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Saturday, December 1, 2012

••◊ Matching the GoPro Hero 3 Black to a 5D mark II, part3

I wasn't going to do this post, but the thought of not doing it seemed silly this morning.  Instead of matching the Hero 3 color to just an old Canon 5D mark II camera, what about to color calibrated cameras?  How "good" can we make the camera color rendition.  Note that I put good in quotations because color for films is all over the place.  It never looks like real life.  What I mean by "good" is sufficiently accurate to rec.709.  On a commercial shoot, as well as on TV, quite a few productions try to line up their color rendition to rec.709 so billion dollar Oprah doesn't look like she belongs in Willy Wonka's chocolate factory (fired!).  Directors I work with are all too familiar with me having to tweak the camera settings to take care of oopah loopah skin tone issues.

I'm going to spare many details of my last post because you could see my methodology there.  However, the idea is basically to use the DSC color chart to align the colors in the chart to the target boxes on a vectorscope.  Again, let's start with a picture showing the GoPro Hero 3 versus the Canon rec.709 custom picture style I made.


The color rendition is obviously a bit off.  There's a vast difference in the greens and a slight shift in other colors.  The vectorscope plots below show why.  The yellows-reds-magentas-blues all look quite reasonable and would normally just require a little saturation to be calibrated.  However the greens and cyans are quite a bit desaturated for whatever reason.  Also, the green hue angle seems to be way off.  Maybe this is by design?  Dunno. 



The first step is that I went back to my handy-dandy Excel spreadsheet calculator, as featured in the last post, and calculated up another 3x3 matrix that adjusts the Hero 3 color to better match the DSC alignment chart.  Here's the matrix...

[ 0.93   -0.15    0.02]                [R-gpro]                [R-rec709]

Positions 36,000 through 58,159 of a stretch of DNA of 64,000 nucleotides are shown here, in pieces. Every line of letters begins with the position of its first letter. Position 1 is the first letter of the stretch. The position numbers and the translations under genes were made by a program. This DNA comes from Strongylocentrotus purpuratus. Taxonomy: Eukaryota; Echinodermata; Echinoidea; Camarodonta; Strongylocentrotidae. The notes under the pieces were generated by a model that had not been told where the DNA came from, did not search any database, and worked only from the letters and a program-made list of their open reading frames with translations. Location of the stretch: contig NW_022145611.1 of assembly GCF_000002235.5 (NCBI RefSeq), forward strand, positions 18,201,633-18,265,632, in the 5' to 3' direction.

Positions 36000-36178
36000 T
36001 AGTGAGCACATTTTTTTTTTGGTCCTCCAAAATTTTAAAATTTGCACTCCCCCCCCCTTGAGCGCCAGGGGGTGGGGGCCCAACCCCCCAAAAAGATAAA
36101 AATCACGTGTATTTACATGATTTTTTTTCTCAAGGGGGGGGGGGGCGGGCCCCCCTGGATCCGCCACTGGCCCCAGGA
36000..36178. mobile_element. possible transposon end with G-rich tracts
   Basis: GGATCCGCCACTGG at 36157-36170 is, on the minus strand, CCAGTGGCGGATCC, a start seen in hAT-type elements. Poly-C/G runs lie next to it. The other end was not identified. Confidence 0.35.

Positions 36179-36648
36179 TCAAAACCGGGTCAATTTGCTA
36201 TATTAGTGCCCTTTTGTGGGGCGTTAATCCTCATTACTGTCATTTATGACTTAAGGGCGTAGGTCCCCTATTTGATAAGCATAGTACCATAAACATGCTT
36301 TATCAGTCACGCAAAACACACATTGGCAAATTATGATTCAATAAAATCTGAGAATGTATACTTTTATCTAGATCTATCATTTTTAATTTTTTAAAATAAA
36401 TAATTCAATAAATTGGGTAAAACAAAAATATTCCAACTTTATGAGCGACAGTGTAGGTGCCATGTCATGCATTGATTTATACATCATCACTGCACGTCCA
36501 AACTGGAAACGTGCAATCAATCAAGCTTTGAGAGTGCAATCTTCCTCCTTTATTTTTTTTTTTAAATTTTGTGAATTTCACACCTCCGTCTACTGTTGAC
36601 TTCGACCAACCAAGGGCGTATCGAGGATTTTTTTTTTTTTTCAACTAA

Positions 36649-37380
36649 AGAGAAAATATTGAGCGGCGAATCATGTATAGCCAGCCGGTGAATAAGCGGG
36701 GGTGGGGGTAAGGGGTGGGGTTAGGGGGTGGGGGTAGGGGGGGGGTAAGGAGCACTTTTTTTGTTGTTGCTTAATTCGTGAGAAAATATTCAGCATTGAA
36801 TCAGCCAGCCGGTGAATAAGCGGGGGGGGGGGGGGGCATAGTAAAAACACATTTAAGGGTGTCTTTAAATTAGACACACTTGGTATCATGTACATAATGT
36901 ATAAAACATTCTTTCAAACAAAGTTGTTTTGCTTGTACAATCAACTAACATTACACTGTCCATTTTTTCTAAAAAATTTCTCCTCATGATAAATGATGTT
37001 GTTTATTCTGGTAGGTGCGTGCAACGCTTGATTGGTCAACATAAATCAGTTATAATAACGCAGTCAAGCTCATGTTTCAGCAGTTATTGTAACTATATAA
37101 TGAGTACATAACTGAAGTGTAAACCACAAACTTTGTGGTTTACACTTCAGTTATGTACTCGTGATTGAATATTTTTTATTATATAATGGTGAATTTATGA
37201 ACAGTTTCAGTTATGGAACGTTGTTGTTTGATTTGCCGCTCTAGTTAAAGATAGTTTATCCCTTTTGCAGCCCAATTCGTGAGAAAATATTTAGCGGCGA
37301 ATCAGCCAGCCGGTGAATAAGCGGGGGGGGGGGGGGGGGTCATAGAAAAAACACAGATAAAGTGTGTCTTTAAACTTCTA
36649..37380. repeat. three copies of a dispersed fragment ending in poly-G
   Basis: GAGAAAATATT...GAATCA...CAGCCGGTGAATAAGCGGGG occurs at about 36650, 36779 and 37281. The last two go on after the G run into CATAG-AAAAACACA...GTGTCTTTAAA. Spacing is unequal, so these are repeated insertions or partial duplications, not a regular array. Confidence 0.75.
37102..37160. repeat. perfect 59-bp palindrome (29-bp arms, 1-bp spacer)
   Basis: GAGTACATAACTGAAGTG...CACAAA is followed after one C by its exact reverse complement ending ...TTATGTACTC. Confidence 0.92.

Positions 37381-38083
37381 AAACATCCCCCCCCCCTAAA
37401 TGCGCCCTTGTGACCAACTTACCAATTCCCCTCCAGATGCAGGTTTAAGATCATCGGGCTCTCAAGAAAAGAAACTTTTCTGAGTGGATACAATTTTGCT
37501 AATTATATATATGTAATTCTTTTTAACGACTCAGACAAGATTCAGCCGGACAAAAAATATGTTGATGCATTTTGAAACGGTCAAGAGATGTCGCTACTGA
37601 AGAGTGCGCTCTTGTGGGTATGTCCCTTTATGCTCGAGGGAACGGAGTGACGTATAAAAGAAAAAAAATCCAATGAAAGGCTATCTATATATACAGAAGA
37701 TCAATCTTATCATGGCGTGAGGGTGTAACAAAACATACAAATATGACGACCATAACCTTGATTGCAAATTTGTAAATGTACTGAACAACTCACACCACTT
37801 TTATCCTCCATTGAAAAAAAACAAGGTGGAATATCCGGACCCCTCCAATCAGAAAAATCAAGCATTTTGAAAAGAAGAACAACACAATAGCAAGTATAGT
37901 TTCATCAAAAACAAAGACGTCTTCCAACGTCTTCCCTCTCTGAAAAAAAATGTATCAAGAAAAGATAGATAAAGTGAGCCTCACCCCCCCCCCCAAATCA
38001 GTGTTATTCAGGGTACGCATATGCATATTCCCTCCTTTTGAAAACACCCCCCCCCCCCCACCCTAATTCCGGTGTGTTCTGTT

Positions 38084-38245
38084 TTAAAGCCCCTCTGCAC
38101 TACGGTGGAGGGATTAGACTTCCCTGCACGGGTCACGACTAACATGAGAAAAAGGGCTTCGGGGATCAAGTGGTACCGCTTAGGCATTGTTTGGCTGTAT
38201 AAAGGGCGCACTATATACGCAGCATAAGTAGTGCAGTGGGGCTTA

[-0.08    1.00   -0.08]       x       [G-gpro]      =       [G-rec709]
[-0.08    0.23    0.70]                [B-gpro]                [B-rec709]
 
Note that this just adjusts the color to the semi-correct hues.  It doesn't compensate for the saturation difference.  Also, this adjustment just gets us much **closer** to rec.709 color alignment.  It doesn't nail it completely, as you'll see later on in this article.  We apply the matrix using the same Channel Mixer effect in Premier Pro that we did in the last blog article.  The picture below shows the effect settings and the resulting adjusted colors.


You can now see that the point on the vectorscope graph that is supposed to be pointing at the yellow target box has now moved down more towards green.  The good news is that this has only had a minor impact on skin tones.  So user beware.  Fields of wheat blowing in the wind probably won't match well - don't do any shoots in front of a McDonald's!  Also cyan is slightly desaturated from where it should be, but the hue angle is probably OK.  Perhaps this is why GoPro desaturated the greens and cyans. They probably wanted to get the yellows spot on.  The last step in this process is to add a bit of saturation to the picture.  I found that with the above adjustment matrix we need about 138% saturation to be *technically* correct.  I personally found that I don't like this much, but like I wrote...color is an opinion...and as filmmakers we definitely have opinions!


The last step is to look at the two adjusted charts.  You'll see a bit of difference in the yellow swatch, but it's not so far off it's easily objectionable in my opinion.  However the real truth isn't in these scientific measurements, it's in the footage.  That always requires more testing than can be done in my spare bedroom.


When adjusting some test footage I did notice a slight exposure shift with the Channel Mixer effect settings.  You may experience the same thing, which will likely require an adjustment with the Luma Curve effect to compensate.

I hope this helps someone out there.  Let me know your results in the comments section below. 

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